Of course, the campaign has received complaints but, since Ann Arbor pedestrian car accidents have decreased, the city council is looking forward to implementing the same campaign at Western Michigan University (WMU). The council has assigned $150,000 to WMU in order to increase driver yielding rates at crosswalks, more importantly, mid-block pedestrian crossings. The money is budgeted to pay the policing staff for overtime, work assignments, data preparation, field reviews, project managers and improvement to infrastructure such as signs and pavement markings. The city also intends to find and work with community partners like the Washtenaw Bicycling and Walking Coalition to address issues such as pedestrian safety. 

Since Ann Arbor's sidewalk ordinances are different from the rest of Michigan, the police are trying to make sure people are informed. This creates a bit of a challenge when some of the drivers who aren’t from Ann Arbor. 

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Ann Arbor Police Officer Jamie Adkins, took the time to educate citizens about mid-block pedestrian crossings and what you should do when approaching them by saying, "[These are] marked crosswalks and unmarked crosswalks that have curb cuts. There are some nuances to it in terms of if they're coming into your path versus moving away from your path, but the crux of it is that Ann Arbor requires motorists to stop for pedestrians who are waiting to cross at the crosswalk.”

"The original program's success has been found to be sustainable through follow-up research four years later,” wrote city traffic engineer, Cynthia Redinger, in her memo explaining the study.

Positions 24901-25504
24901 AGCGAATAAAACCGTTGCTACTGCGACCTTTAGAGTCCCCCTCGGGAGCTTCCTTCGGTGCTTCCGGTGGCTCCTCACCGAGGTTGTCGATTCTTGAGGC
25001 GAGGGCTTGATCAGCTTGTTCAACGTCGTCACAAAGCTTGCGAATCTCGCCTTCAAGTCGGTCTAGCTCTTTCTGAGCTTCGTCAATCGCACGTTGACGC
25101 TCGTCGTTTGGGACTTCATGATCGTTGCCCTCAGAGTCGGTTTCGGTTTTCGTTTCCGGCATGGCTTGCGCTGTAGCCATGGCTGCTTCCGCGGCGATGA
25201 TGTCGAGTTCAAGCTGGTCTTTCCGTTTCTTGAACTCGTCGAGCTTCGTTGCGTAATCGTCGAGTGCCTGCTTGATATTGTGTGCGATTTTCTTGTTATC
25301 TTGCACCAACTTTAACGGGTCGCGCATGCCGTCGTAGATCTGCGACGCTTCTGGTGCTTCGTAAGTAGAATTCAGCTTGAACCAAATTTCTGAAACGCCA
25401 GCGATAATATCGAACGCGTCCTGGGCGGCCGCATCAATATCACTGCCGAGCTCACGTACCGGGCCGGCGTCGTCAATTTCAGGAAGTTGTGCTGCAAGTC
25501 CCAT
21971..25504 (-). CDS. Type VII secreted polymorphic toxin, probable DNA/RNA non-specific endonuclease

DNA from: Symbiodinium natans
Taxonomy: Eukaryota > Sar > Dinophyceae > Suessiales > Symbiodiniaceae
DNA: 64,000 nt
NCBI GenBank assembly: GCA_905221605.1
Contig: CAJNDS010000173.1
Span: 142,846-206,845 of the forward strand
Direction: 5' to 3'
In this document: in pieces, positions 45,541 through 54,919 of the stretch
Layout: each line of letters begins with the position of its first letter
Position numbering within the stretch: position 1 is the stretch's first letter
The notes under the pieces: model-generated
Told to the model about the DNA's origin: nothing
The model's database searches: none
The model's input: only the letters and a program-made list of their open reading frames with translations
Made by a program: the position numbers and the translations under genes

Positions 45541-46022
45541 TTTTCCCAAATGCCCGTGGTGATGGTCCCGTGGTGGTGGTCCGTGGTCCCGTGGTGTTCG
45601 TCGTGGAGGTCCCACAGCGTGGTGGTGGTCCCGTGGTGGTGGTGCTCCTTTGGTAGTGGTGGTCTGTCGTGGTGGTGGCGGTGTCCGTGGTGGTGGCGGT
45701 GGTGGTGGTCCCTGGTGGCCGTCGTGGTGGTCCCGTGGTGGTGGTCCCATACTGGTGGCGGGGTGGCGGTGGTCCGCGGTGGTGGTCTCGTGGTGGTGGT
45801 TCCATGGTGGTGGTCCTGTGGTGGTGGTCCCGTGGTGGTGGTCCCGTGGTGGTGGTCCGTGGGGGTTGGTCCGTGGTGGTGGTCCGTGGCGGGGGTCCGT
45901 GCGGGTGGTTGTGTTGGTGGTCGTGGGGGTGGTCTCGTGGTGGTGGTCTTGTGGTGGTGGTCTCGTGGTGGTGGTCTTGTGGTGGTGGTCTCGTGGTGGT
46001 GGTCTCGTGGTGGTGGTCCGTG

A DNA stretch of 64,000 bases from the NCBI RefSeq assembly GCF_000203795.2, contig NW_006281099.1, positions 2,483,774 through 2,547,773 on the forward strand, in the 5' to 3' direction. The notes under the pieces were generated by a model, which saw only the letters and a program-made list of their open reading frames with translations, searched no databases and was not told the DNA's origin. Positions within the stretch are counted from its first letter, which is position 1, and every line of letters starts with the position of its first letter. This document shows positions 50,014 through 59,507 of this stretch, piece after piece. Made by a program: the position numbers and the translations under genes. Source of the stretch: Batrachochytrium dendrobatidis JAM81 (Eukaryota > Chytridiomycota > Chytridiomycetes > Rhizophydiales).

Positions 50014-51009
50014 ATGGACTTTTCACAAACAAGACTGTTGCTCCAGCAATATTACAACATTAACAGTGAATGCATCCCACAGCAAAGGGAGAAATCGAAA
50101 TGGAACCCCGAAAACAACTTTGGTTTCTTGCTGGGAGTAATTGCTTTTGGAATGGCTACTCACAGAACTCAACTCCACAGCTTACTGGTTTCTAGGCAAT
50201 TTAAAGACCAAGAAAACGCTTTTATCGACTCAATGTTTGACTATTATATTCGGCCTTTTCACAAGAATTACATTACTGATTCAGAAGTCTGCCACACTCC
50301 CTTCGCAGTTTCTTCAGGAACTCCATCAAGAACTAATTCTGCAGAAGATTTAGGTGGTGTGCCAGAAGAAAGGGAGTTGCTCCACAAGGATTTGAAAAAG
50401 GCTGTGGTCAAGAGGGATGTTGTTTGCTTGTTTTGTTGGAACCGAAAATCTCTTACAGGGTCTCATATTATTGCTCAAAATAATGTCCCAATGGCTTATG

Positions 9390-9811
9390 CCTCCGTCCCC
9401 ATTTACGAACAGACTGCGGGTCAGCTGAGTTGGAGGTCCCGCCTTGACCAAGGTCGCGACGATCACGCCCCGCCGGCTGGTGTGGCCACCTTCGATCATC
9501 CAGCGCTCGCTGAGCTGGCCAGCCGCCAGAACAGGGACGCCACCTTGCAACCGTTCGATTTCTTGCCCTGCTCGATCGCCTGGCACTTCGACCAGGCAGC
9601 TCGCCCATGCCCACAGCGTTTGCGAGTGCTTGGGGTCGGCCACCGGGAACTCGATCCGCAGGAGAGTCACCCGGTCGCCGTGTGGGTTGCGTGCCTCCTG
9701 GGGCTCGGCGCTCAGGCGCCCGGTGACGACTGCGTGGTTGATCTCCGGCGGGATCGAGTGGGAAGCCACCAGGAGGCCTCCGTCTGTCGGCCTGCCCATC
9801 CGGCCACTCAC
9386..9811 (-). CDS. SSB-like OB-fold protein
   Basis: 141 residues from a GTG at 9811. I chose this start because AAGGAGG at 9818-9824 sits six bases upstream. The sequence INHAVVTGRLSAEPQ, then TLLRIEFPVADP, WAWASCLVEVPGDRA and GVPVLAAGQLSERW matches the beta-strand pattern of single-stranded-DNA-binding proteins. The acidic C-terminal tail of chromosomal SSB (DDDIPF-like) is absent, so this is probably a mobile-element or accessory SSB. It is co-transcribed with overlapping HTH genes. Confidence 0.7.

The study has also gained recognition in Florida through Ron Van Houten, a psychology professor at WMU, who is looking to implement the study for the National Highway Traffic Safety Administration. Drivers nationwide can look forward to seeing pedestrian crosswalk ordinances being enforced for public safety through traffic citations. With the nation's growing concern of accidents caused in pedestrian crossing zones, it was only a matter of time before states took notice and started to correct the problem. 

Ann Arbor's traffic enforcement campaign has brought to light how supplementing enforcement and education can greatly improve pedestrian and motorist safety. Studies have proven, that in changing drivers attitudes when approaching and yielding at crosswalks, it can, in turn, improve traffic flow and keep accidents from occurring in pedestrian crosswalks. If you or somebody you know has been injured by a driver neglecting to adhere to crosswalk ordinances, please call The Michigan Law Firm, PLLC.  Call us today, at 844.4MI.FIRM for a free consultation.

Pedestrian Struck By Vehicle On Ann Arbor, Michigan Crosswalk

A car accident landed a 21 year old man in the hospital on Monday, April 25, 2016. MLive reported that the man was struck while crossing a crosswalk in the area of Plymouth Road and Willowtree Lane around 8:24 A.M. Police arrived on the scene not long afterwards. The Adrian, Michigan native was taken to the University of Michigan Hospital via Huron Valley Ambulance and was said to be in stable condition according to EMTs. The driver who struck him was a 42 year old Belleville, Michigan resident. Police cited the driver with a ticket for failure to yield. However, there is still no word on whether or not the man will press charges against the driver.